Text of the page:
Clinical Informatics (aka Health Informatics) promotes the understanding, integration, and application of information technology in healthcare settings. This helps to ensure adequate and qualified support of clinician objectives and industry best practices.
"Clinical informaticians transform health care by analyzing, designing, implementing, and evaluating information and communication systems that enhance individual and population health outcomes, improve patient care, and strengthen the clinician-patient relationship." - Gardner RM et al. Core Content for the Subspecialty of Clinical Informatics
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HIMSS Clinical Informatics Insights is a provider's source for timely and comprehensive articles on effective integration of informatics across the continuum of care. Each month, the complimentary e-newsletter highlights improvements in clinical quality and support of health IT practices, policies and tools by experts in their field.
Top 10 Approaches for Professional Development in Clinical Informatics:
Clinical Informatics Insights asked work group members to share their top approaches for professional development. Thomas W. Andrews, RN-BC, MS; Karen Carroll, RN, PhD, NEA-BC; Carole Crabtree, RN, MSN; and Julie Luengas, RN-BC, MBA, shared the following strategies for success.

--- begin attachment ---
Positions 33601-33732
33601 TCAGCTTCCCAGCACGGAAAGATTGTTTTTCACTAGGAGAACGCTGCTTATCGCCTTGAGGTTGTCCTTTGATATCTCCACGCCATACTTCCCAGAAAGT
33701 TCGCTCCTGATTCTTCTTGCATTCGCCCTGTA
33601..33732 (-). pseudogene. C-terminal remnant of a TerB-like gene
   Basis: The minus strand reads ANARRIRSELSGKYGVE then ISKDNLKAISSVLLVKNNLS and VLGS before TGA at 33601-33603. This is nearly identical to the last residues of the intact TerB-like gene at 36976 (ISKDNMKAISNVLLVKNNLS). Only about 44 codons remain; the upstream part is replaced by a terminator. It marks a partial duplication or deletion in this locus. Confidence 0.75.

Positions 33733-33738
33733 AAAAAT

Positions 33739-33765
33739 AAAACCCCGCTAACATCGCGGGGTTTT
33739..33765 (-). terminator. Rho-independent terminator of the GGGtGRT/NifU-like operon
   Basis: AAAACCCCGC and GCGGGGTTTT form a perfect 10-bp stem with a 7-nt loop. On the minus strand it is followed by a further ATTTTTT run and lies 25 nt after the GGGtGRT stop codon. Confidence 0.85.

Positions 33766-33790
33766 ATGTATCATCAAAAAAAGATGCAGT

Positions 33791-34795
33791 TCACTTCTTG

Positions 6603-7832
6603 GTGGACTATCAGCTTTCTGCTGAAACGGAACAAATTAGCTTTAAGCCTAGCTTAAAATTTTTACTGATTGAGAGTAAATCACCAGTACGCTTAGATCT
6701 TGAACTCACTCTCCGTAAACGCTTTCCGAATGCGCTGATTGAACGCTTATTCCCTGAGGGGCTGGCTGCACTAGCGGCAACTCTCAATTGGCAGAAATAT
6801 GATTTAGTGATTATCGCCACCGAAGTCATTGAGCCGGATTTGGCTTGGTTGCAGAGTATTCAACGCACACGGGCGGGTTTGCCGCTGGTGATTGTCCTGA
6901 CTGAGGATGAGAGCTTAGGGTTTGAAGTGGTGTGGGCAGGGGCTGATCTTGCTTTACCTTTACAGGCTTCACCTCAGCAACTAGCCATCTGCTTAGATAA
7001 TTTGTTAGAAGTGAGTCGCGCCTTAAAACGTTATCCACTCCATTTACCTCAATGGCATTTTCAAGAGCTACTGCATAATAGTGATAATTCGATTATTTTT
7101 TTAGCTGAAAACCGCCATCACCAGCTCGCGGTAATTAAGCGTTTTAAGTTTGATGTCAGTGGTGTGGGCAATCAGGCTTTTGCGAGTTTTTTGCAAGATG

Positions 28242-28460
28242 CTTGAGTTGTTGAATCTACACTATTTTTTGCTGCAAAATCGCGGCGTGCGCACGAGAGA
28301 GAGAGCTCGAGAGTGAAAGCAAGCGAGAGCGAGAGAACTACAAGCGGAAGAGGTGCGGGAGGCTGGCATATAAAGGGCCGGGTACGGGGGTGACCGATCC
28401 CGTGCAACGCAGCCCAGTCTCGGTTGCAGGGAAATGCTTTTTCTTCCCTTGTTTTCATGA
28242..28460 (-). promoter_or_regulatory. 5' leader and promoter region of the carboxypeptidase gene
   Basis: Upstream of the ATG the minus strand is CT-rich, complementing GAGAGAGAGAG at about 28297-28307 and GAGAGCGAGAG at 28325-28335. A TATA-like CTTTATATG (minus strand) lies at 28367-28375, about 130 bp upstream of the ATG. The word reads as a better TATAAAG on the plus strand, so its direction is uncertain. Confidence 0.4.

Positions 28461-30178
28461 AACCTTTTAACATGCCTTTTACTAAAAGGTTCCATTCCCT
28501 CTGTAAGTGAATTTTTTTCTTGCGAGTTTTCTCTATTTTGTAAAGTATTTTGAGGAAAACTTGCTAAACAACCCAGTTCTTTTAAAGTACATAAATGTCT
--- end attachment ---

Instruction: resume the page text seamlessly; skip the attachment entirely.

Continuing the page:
- Set goals. Don't be afraid of setting the educational and professional development bar too high. See the big picture, identify your overall goal and then build a strategy to achieve.
- Be a lifelong learner. Actively read professional journals, industry e-newsletters and books, and attend local, national and international educational conferences and events.
- Earn certification(s). Demonstrate expertise and broaden your skill sets through certification and advancement opportunities.
- Stay current. This industry is constantly moving forward; stay on top of new trends, studies and data, and breaking news.
- Join a professional organization(s). Whether local or national, the organization should correspond to your goals and connect you to professionals with similar aspirations. Where possible participate in committees, work groups and on boards.
- Develop a network of industry colleagues. Connections are great resources for instant assistance and advice for business issues, as well as for best-practice and knowledge sharing.
- Find a mentor. Mentors possess wisdom that only vast experience can provide. They may invite their protégés to events and introduce them to fellow industry leaders. Be sure to meet regularly, and discuss professional development and career goals.
- Be a mentor. This is an opportunity to advance leadership skills and learn by teaching. Protégés challenge mentors to stay up-to-date and continue to grow professionally.
- Ask questions. Know your limitations and when to ask for an expert's guidance. Don't be afraid to say, "I don't know." Seeking answers often yields more insight than anticipated.
- Know your field. Be credible; know how to clearly articulate responsibilities, contributions to an organization and to the industry, in your area of expertise.